DURING its 47-year history, Chateau Francois was one of the Hunter Valley's smallest and most-admired boutique wine ventures, but its final chapter has now come with the death of distinguished marine biologist-turned Pokolbin winemaker Don Francois.
Born and educated in America, Don first came to Australia in 1958 on a Fulbright scholarship to study yabbies, the freshwater crayfish that inhabit our waterways and dams.
He took to Hunter winemaking in 1969 when he paid $1000 for 24ha of bushland next to Tyrrell's in Broke Road, Pokolbin, and planted 2.4ha of vines on the grandly named Chateau Francois.
Resolving to keep the operation small, manageable by one man and limited to an annual output of 200 dozen bottles, he made his first vintage into wine in the laundry of his Chatswood home.
He later set up a homestead and a small winery at Chateau Francois, making semillon, shiraz and pinot noir that won critical acclaim and numerous show medals.
His later years were blighted by strokes that caused aphasia, hampering his ability to speak and write, but he battled on running his beloved vineyard and winery.
Despite the care and support of his wife, Dr Jana Francois Jones, he finally had to cease Chateau Francois production after the 2016 vintage.
His death on March 11 at the age of 88 is expected to lead to his vineyard being sold and the brand disappear.
For the time being, however, there are some small stocks of back-vintages in the Chateau Francois cellar.
Winemaking was just one of Don's many accomplishments.
In his youth he won a University of Ohio wrestling scholarship, was a champion pistol and rifle marksman and in 1954 he served as a military police officer in the US occupation forces in Germany.
For the earlier 28 years of his life Don made great contributions to fisheries.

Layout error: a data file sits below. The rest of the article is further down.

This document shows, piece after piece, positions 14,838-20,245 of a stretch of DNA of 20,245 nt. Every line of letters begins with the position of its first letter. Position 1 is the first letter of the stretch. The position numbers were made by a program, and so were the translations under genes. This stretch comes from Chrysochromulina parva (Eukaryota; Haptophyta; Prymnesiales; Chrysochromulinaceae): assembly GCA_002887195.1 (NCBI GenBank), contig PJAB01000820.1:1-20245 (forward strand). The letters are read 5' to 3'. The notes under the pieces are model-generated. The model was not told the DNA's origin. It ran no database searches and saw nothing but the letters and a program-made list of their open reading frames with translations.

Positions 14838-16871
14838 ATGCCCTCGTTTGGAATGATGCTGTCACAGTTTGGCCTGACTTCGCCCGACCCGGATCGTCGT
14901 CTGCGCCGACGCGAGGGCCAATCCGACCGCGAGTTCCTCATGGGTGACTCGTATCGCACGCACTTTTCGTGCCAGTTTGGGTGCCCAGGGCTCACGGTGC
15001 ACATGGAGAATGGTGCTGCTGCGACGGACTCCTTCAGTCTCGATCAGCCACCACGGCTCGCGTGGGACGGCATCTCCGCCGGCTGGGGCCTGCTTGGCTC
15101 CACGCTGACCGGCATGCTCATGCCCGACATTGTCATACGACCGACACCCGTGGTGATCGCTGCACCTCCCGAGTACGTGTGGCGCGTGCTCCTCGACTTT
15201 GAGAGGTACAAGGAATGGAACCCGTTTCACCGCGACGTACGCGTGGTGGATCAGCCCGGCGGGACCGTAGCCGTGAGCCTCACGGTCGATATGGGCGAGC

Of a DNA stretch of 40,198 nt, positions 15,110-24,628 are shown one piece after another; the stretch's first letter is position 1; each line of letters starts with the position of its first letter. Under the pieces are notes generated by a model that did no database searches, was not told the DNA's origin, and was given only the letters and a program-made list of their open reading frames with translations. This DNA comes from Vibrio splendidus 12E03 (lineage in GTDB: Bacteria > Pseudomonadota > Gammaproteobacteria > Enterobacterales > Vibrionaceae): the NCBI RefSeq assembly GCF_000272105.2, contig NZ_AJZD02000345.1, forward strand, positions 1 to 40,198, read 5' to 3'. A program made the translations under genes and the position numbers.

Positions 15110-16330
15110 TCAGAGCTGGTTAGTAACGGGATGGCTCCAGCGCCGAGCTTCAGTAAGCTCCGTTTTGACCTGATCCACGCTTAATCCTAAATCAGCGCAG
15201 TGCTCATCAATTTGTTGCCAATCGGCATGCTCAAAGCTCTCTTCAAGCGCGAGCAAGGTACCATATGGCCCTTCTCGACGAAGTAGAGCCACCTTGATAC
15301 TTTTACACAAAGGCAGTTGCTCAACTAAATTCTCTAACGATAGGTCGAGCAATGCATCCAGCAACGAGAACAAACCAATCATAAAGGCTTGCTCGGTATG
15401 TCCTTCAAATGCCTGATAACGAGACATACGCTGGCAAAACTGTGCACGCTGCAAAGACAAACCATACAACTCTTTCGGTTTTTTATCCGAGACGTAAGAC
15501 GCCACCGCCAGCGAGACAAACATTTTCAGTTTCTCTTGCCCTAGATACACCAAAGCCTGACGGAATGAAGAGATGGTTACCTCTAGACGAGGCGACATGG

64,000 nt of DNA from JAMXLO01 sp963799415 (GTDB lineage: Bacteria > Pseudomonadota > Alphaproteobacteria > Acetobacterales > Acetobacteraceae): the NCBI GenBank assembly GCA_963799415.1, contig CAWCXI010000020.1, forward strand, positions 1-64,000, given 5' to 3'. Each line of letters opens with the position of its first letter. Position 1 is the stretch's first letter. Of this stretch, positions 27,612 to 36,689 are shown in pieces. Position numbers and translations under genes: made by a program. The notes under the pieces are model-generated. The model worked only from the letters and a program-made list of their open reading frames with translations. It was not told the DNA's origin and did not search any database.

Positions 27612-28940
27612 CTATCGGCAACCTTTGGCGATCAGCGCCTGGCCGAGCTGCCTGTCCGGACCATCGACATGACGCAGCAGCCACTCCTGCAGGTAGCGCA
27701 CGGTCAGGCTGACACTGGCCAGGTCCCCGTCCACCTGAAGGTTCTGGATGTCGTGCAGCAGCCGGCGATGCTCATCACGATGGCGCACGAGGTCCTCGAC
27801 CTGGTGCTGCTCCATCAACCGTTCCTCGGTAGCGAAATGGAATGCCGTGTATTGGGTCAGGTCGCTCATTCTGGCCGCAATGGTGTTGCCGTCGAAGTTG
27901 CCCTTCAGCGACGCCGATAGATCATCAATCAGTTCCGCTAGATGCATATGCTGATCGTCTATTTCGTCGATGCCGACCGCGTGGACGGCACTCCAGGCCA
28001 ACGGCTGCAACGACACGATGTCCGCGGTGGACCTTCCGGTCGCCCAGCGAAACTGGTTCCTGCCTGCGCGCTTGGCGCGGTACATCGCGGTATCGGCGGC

His studies of New Jersey freshwater crayfish and Australia yabbies won him Cornell University Master of Science and a PhD, followed in 1962 by a return to Australia and a senior biologist's job with NSW Fisheries.
Aged 33 in 1965, Don became NSW Director of Fisheries and in this post set out to establish a NSW Atlantic salmon and ocean trout industry.
Ultimately, NSW waters proved too warm, but the disease-free fish raised from Nova Scotia eggs in the Snowy Mountains provided the breeding stock that launched in the early 1980s the now booming salmon farming industry in Tasmania.
FROM the scenic Tallavera vineyard, the Carillion 2018 Origins Fenestella Hunter Shiraz has14% alcohol, bright purple hues, potpourri scents and plush plum front-palate flavour. The middle shows mulberry, spice, briar and vanillin oak and a finish of minty tannins. At carillionwines.com.au and the Mount View Road, Mount View, cellar door.
DRINK WITH: coq a vin
AGEING: 12 years.
RATING: 5 stars
THIS Tyrrell's 2016 Stevens Vineyard Semillon beguiles with green-tinted straw hues, jasmine and hay scents and crisp, pristine lemon front-palate flavour. Nashi pear, flint and honey and toast display on the middle palate and slatey acid refreshes at the finish. At the Broke Rd, Pokolbin, winery, tyrrells.com.au and fine wine stores.
DRINK WITH: crab timbales.
AGEING: 10 years.
RATING: 5 stars
BINET FLAIR ON SHOW
SHOWCASING Dan Binet's creativity, the Domaine de Binet 2019 Tempranillo-Graciano-Cabernet has 14.5% alcohol, ruby hues, quince jelly aromas and vibrant blackcurrant front-palate flavour. The middle has Morello cherry, licorice, mint and mocha oak and the finish dusty tannins. At binetfamilywines.com.au and the Lovedale Road, Lovedale, winery.
DRINK WITH: tapas.
AGEING: six years.
RATING: 4.5 stars
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